Structures of the T-DNA region of pB19hpc used in single transformations, and of pZPsC and pZLcyH used in co-transformations. Representative Southern blots of independent transgenic T0-plants are given below the respectiveAgrobacterium vectors. LB, left border; RB, right border; “!”, polyadenylation signals; p, promoters; psy, phytoene synthase; crtI, bacterial phytoene desaturase;lcy, lycopene β-cyclase; tp, transit peptide.

To complete the β-carotene biosynthetic pathway, we co-transformed with vectors pZPsC and pZLcyH. Vector pZPsC carries psy and crtI, as in plasmid pB19hpc, but lacks the selectable marker aphIV expression cassette. Vector pZLcyH provides lycopene β-cyclase fromNarcissus pseudonarcissus (12) (GenBank accession number X98796) controlled by rice glutelin promoter and theaphIV gene controlled by the CaMV 35S promoter as a selectable marker. Lycopene β-cyclase carried a functional transit peptide allowing plastid import (10).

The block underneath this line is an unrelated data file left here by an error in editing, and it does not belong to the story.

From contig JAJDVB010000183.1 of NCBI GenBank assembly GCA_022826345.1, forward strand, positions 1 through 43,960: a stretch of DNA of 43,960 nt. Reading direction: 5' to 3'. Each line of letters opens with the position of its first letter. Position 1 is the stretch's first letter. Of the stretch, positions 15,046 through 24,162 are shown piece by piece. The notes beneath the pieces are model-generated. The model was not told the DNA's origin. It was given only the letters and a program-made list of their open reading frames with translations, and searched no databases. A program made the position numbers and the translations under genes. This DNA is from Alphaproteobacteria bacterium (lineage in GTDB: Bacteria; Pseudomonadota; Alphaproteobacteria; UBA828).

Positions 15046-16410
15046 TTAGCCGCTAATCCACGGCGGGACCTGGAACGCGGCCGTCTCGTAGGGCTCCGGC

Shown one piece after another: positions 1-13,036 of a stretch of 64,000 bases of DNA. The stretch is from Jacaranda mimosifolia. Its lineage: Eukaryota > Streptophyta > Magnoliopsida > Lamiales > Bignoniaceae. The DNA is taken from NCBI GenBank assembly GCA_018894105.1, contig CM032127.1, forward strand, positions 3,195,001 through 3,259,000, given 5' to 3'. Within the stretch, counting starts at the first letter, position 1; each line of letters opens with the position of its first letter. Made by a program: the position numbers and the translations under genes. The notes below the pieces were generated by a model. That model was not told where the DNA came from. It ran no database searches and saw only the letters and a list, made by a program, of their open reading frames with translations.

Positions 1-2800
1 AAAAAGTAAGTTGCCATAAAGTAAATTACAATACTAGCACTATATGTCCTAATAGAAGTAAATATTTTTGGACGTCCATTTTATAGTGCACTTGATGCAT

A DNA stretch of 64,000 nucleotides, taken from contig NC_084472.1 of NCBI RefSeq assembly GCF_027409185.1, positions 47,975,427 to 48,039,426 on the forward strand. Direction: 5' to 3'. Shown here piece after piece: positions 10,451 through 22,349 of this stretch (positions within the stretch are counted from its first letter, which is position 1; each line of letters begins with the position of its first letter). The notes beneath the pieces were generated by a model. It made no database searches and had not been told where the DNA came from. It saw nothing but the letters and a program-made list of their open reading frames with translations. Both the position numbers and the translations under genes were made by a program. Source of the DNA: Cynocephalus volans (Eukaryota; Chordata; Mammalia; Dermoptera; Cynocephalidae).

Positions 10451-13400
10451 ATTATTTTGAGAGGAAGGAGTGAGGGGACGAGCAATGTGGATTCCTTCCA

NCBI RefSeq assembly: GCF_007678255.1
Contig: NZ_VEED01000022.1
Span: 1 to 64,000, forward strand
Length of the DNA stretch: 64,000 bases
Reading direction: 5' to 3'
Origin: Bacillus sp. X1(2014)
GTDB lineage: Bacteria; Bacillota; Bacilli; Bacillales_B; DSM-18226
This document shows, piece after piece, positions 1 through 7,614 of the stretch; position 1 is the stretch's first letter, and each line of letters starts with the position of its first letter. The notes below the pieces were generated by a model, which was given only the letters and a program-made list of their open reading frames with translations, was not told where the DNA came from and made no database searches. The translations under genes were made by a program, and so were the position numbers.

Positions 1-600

Precultured immature rice embryos (n = 800) were inoculated with AgrobacteriumLBA4404/pB19hpc. Hygromycin-resistant plants (n = 50) were analyzed for the presence ofpsy and crtI genes (Fig. 2). Meganuclease I–Sce I digestion released the ∼10-kb insertion containing the aphIV,psy, and crtI expression cassettes. Kpn I was used to estimate the insertion copy number. All samples analyzed carried the transgenes and revealed mostly single insertions.

Figure 2

Phenotypes of transgenic rice seeds. Bar, 1 cm. (A) Panel 1, untransformed control; panels 2 through 4, pB19hpc single transformants lines h11a (panel 2), h15b (panel 3), h6 (panel 4). (B) pZPsC/pZLcyH co-transformants lines z5 (panel 1), z11b (panel 2), z4a (panel 3), z18 (panel 4).